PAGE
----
A spin-off from Crossroads Systems (in 2016), the start-up Strongbox Data Solutions is expanding its Stronglink data management solution with an LTFS (Linear Tape File System) feature. The arrival of the latter is far from being a surprise since it is one of the specialties of Crossroads.
“We know where the data is, what it contains and we can move it if necessary,” says Floyd Christofferson, CEO of Strongbox Data Solutions (SDS). The Texas company, which we had already met in December 2017, is indeed focusing on data management with data-centric virtualization technology to simplify the management of storage resources.
The Stronglink appliance – physical or virtual – which leverages metadata to analyze usage and optimize its movement, expands with support for archiving on tape using the LTFS NAS function. Archiving is a store-and-forget service, where you only keep items because you have to. The native support of the Linear Tape File System is interesting, because the latter is still widely used in companies to keep critical data or data subject to regulatory constraints at a lower cost and over the long term. The optional LTFS feature supports tape libraries from leading vendors. The arrival of this feature is not really a surprise since Strongbox is a spin-off of Crossroads Systems, one of the pioneers of LTFS archiving systems.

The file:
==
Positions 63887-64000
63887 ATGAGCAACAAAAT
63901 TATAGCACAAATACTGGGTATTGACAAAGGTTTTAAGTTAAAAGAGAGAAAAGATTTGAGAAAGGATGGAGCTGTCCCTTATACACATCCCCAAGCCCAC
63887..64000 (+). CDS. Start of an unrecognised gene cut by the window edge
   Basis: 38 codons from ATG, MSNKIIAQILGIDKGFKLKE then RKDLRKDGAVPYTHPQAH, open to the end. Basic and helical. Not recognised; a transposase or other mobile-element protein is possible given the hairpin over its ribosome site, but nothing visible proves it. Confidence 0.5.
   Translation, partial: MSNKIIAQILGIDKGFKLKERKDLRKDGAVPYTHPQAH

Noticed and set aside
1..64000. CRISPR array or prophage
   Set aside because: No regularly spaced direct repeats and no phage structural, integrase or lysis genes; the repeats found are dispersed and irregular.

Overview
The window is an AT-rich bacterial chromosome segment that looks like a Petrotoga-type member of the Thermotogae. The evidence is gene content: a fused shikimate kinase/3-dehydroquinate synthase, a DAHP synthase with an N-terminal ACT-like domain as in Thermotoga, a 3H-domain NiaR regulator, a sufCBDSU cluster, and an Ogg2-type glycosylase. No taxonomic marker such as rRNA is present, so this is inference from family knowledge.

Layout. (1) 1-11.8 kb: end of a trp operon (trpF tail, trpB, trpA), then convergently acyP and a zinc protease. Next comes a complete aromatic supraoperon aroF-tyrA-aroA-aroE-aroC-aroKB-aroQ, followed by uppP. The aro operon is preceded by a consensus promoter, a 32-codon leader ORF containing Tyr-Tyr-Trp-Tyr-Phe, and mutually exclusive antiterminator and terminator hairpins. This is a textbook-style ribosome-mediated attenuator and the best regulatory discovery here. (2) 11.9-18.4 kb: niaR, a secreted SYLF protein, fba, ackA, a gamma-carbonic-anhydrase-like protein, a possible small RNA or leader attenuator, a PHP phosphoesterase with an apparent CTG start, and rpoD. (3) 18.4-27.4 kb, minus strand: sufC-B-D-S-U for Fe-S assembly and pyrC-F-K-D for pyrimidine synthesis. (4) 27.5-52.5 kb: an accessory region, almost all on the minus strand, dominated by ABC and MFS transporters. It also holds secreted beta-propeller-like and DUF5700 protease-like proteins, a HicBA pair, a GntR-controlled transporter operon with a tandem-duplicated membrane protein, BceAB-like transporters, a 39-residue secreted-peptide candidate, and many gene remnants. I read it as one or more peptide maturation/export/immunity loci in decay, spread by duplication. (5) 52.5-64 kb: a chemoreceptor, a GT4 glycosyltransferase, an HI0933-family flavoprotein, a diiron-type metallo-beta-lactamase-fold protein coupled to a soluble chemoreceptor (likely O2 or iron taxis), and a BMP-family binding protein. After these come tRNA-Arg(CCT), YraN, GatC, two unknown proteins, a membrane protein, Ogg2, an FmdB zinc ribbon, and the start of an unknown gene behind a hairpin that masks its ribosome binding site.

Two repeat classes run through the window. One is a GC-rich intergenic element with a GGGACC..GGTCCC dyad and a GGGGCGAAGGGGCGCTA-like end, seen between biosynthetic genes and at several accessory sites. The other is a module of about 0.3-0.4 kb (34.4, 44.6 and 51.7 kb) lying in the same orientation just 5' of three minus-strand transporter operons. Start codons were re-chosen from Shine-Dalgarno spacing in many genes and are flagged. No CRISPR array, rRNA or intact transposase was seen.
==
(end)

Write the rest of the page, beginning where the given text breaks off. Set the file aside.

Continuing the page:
The band still relevant
The ability to automatically discover and write to any tape drive is important due to renewed market demand for tapes, the Strongbox executive noted. At least in companies since the main providers of cloud archiving services use hard drives to store large volumes of data over the long term (AWS Glacier, Azure Cool Blob Storage, Google Cloud Storage, IBM Cloud Storage, Backblaze B2 or still Iliad C14). For Floyd Christofferson, “tape is still the cheapest data storage medium. Stronglink with LTFS support extends the storage environment to tape and the software eliminates the complexity of automating this archiving on top of cloud or other storage systems […] All of our clients had not just archiving issues, but different silos to back up.”